On Spock

Leonard Nimoy died today. I found myself surprisingly affected by that. And as I watched the tide of sorrow pour over the internet, it occurred to me to ask: why, specifically, was I so touched? In effect, I channelled my inner Spock to process my feelings, and in doing so, partially answered my own question.

Leonard Nimoy had many talents, but for many of my generation, the fact that he was Spock effectively eclipsed the rest of them. Does that belittle the rest of his achievements? To my mind, not in the least, because what Spock symbolized was inspiring, and generation defining.

I grew up as a nerdy, troubled kid in a school that didn’t have the first clue of what to do with me. They couldn’t figure out whether to shove me into the top math stream or detention, so they did both. I was singled out for bullying by both other pupils and the school staff, and had test scores that oscillated wildly from the top of the class to the very bottom, depending on how miserable I was.

In that environment, it was trivially easy to see myself as an alien. I cherished my ability to think rationally, and came to also cherish my differentness. There weren’t many characters in popular media for a kid like that to empathize with. Spock, though, nailed it.

And while my school experience was perhaps a little extreme, I suspect that a very similar process was happening for isolated, nerdy kids all across the western world.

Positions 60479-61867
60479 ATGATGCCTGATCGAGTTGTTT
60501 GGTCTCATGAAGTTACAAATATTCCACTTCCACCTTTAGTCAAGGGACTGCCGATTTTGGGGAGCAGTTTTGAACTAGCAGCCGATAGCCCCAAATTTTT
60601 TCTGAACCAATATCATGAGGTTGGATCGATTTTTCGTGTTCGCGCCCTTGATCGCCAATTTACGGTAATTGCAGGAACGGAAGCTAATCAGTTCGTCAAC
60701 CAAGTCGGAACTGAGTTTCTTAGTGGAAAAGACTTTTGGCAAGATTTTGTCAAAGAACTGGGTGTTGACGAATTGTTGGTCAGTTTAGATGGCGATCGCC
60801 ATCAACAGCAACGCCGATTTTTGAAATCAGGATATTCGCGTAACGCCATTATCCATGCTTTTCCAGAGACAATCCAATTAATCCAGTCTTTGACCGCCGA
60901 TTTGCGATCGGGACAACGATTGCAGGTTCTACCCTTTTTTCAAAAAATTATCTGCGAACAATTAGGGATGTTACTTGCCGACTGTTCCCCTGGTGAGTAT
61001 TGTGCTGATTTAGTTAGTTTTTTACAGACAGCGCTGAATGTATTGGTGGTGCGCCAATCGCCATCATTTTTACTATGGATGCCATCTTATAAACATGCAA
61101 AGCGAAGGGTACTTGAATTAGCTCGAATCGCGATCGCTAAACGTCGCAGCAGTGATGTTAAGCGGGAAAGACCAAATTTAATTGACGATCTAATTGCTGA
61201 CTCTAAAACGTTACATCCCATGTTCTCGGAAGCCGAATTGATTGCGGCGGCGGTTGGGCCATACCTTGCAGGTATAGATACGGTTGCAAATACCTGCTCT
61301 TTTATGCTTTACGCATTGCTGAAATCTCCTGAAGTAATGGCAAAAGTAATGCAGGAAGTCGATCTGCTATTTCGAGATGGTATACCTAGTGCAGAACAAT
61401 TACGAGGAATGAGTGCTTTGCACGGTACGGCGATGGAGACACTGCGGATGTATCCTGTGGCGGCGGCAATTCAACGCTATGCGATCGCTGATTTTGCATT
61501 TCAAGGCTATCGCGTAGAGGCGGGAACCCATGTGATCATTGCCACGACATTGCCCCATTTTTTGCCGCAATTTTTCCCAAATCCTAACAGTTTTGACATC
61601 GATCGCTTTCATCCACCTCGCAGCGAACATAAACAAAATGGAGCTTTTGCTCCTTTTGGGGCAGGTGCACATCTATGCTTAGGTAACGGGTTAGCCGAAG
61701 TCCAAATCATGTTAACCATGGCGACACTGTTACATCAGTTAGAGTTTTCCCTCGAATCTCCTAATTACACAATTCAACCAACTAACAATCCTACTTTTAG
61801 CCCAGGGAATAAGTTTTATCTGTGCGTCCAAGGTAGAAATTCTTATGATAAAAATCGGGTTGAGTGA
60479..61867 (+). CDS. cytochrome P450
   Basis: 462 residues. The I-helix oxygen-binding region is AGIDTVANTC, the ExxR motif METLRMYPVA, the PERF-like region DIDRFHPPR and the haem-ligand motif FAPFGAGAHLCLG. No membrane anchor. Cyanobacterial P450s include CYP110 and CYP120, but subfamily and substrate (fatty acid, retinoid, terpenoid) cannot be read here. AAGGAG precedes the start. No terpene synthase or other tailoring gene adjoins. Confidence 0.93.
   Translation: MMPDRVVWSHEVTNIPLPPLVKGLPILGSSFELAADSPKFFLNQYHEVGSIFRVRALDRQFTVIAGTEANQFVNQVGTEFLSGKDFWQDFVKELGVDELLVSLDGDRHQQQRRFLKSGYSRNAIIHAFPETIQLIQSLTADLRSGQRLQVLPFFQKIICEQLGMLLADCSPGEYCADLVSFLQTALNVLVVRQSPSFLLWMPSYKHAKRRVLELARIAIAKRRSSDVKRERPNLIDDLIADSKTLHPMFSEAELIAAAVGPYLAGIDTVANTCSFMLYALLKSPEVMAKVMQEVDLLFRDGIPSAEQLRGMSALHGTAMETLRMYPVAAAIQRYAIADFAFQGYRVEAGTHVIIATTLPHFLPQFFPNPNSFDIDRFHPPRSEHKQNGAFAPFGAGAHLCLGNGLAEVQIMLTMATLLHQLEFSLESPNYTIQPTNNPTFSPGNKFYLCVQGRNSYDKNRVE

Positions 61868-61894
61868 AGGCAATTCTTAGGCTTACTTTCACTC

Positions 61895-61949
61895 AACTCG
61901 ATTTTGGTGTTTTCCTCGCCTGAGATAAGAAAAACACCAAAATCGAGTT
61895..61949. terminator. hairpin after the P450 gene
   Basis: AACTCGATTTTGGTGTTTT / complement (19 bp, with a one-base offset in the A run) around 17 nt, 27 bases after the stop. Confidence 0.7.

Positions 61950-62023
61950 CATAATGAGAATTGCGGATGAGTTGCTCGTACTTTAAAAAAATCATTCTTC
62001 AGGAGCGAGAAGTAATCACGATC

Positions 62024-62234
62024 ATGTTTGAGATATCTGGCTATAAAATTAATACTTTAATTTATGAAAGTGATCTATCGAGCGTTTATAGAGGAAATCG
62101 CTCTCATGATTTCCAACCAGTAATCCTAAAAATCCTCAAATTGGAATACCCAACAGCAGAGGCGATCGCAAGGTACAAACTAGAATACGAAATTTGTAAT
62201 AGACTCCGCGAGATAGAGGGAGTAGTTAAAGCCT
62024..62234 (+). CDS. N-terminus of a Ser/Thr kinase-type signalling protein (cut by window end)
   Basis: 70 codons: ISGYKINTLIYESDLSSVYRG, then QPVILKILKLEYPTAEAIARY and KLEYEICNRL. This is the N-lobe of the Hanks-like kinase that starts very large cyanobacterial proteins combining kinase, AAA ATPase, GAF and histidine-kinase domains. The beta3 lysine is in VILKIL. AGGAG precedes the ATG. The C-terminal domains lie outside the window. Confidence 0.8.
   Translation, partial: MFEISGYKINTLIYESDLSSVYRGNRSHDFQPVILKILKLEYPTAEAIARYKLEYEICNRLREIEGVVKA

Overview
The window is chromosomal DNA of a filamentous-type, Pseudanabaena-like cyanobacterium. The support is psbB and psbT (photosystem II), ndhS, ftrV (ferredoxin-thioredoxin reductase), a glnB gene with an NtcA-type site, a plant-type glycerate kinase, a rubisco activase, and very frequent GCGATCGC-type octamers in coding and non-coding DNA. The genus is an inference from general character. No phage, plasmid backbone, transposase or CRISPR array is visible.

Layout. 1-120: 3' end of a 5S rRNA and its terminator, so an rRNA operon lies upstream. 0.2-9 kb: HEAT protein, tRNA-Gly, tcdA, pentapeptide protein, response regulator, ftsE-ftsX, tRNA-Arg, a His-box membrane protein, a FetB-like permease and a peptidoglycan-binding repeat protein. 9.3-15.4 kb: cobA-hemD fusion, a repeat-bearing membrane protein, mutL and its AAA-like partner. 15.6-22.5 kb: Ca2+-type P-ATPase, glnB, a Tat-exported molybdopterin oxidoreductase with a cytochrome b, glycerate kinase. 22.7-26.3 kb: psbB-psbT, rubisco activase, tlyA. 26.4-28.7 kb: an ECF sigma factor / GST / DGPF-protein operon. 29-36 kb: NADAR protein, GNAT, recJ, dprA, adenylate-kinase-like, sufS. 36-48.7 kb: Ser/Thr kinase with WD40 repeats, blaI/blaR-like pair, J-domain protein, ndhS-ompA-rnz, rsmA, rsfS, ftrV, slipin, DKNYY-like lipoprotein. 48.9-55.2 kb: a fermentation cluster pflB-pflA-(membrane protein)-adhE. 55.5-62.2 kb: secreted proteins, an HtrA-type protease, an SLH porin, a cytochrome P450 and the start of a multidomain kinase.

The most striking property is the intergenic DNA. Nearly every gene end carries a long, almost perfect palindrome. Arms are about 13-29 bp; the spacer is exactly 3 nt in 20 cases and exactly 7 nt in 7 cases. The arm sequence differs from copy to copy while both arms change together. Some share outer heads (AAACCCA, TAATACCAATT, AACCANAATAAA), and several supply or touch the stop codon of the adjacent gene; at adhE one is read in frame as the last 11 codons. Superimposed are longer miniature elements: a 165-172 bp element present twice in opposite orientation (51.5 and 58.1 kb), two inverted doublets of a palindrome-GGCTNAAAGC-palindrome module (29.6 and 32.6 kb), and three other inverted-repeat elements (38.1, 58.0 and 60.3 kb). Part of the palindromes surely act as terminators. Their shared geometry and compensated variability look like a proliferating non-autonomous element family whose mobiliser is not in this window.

And here’s the root of why: Spock was strong because he was rational. Sure, he was physically powerful and had a light form of telepathy and all that, but what made him terrific was his utter calm under incredibly tough conditions. Furthermore, as Leonard Nimoy’s acting made clear, he was still quite capable of emotionally engaging, of loving, and having friends, even if he seldom admitted it to himself. Spock didn’t just give us someone to identify with. He encouraged us to inhabit that rationality, and let it define us.

Leonard Nimoy’s character kept it together when everyone around him wasn’t thinking straight, and made it look cool. In doing so, he helped to inspire a generation of computer scientists, entrepreneurs, and innovators who have changed the world, and the status of nerds within it.

The kids growing up now don’t have a Spock. Sure, they have plenty of other nerd-icons to draw from, and maybe they’re more appropriate for the current age. But for me, none of them really speak to the life-affirming power of level-headed thought in the way that Spock did.

Looking back on it, I see that Leonard Nimoy, Gene Roddenberry, and the rest of the team who created Spock’s character, helped inform the life philosophy that has guided me for years, and that’s this.

All emotions are valid, from schadenfreude to love. They’ve all part of us, and should be respected, even when we’re tempted to be ashamed of them. But emotions should have a little paddock to run around in. The point at which emotions start causing problems and eating the flowers is when you let them get out of the paddock. So long as you look after your paddock, you can transcend your limitations while remaining fully human. 

And so, today, I confess that I find the death of Leonard Nimoy incredibly sad, but its significance also, somehow, fascinating.

(My first novel, Roboteer, comes out from Gollancz in July 2015)

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